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Phase II of an ecosystem services project in the Vecht basin : developing a proposal for a regional scheme on payments for ecosystem services
This project aimed to develop a regional Payment for Ecosystem Services (PES) scheme for the transboundary Vecht region. In this 2nd phase of the project, water managers and other stakeholders explored the costs and benefits of restoration of a trans-boundary part of the floodplain. In a follow up project, a negotiation simulation gives insight in the willingness to pay of the stakeholders.
Designing green and blue infrastructure to support healthy urban living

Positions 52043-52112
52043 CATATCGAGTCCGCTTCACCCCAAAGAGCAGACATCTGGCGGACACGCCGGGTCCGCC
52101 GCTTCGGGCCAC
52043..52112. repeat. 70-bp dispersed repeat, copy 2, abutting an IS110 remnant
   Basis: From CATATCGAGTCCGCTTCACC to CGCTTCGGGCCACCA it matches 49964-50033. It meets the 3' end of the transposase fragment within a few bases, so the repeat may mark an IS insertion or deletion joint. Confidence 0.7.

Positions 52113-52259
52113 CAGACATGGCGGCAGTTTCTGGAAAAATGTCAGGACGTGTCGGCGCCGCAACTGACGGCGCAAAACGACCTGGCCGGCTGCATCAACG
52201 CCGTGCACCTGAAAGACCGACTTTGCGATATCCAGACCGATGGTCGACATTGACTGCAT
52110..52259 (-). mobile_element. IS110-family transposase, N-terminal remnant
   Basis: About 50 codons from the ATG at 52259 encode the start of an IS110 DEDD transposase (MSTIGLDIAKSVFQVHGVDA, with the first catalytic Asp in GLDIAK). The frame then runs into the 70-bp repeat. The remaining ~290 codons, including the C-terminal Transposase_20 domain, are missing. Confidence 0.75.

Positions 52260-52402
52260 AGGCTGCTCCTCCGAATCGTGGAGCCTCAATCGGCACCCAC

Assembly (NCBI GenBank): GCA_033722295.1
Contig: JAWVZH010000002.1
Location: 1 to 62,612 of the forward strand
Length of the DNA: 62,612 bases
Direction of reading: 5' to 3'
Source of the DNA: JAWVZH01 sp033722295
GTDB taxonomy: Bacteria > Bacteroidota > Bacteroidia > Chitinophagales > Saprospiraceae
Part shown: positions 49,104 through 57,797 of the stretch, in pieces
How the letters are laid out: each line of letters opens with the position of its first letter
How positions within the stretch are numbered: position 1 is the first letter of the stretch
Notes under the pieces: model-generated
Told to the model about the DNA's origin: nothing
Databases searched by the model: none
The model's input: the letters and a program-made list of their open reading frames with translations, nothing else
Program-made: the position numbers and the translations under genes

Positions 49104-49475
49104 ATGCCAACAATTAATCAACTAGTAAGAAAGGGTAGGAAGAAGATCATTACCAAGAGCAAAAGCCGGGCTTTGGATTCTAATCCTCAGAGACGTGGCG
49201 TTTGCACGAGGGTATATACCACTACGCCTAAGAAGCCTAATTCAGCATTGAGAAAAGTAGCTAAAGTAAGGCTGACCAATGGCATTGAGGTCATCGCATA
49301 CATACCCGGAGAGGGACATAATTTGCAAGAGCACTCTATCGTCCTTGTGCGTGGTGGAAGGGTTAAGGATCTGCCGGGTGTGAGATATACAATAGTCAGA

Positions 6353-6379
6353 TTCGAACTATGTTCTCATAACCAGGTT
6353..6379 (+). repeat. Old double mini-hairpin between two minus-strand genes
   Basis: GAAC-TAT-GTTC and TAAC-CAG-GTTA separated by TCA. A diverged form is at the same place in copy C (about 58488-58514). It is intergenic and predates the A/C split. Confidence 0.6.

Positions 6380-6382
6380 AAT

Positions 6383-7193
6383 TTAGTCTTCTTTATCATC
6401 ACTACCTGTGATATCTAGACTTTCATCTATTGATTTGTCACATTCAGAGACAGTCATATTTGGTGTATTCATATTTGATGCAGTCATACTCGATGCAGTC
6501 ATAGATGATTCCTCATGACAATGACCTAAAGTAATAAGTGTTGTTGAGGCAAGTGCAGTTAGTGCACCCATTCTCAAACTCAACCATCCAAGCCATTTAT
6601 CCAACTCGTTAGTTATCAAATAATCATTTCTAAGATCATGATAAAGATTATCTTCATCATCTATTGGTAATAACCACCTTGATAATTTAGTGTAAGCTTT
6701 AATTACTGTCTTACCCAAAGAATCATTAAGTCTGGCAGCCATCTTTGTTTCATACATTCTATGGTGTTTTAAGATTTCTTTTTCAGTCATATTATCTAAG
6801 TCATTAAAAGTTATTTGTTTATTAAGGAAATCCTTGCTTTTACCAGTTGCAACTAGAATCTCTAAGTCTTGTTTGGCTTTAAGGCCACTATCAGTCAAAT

There is a growing awareness in cities throughout the world that green and blue infrastructure can offer a wide range of ecosystem services to support a healthy urban environment. However, the potential benefits of green and blue infrastructure are probably only partially utilized because of a lack of both scientific knowledge and practical understanding of what these benefits are, and how green and blue infrastructure can best be implemented. Hence there is a need for a translation of scientific knowledge on the functionality of green and blue infrastructure into design principles and how to integrate these principles into the design of multifunctional green and blue infrastructure. This report focuses on developing concepts and design principles for blue and green infrastructure that not only support climate resilience but also contribute to a healthy and liveable urban environment. A healthy and liveable urban environment contributes to the strengthening of the socio-economic climate in cities. The objective is to assess and show how the functional use of urban blue and green infrastructure contributes to a liveable and healthy city. The premise is that liveability can be improved with a variety of ecosystems services.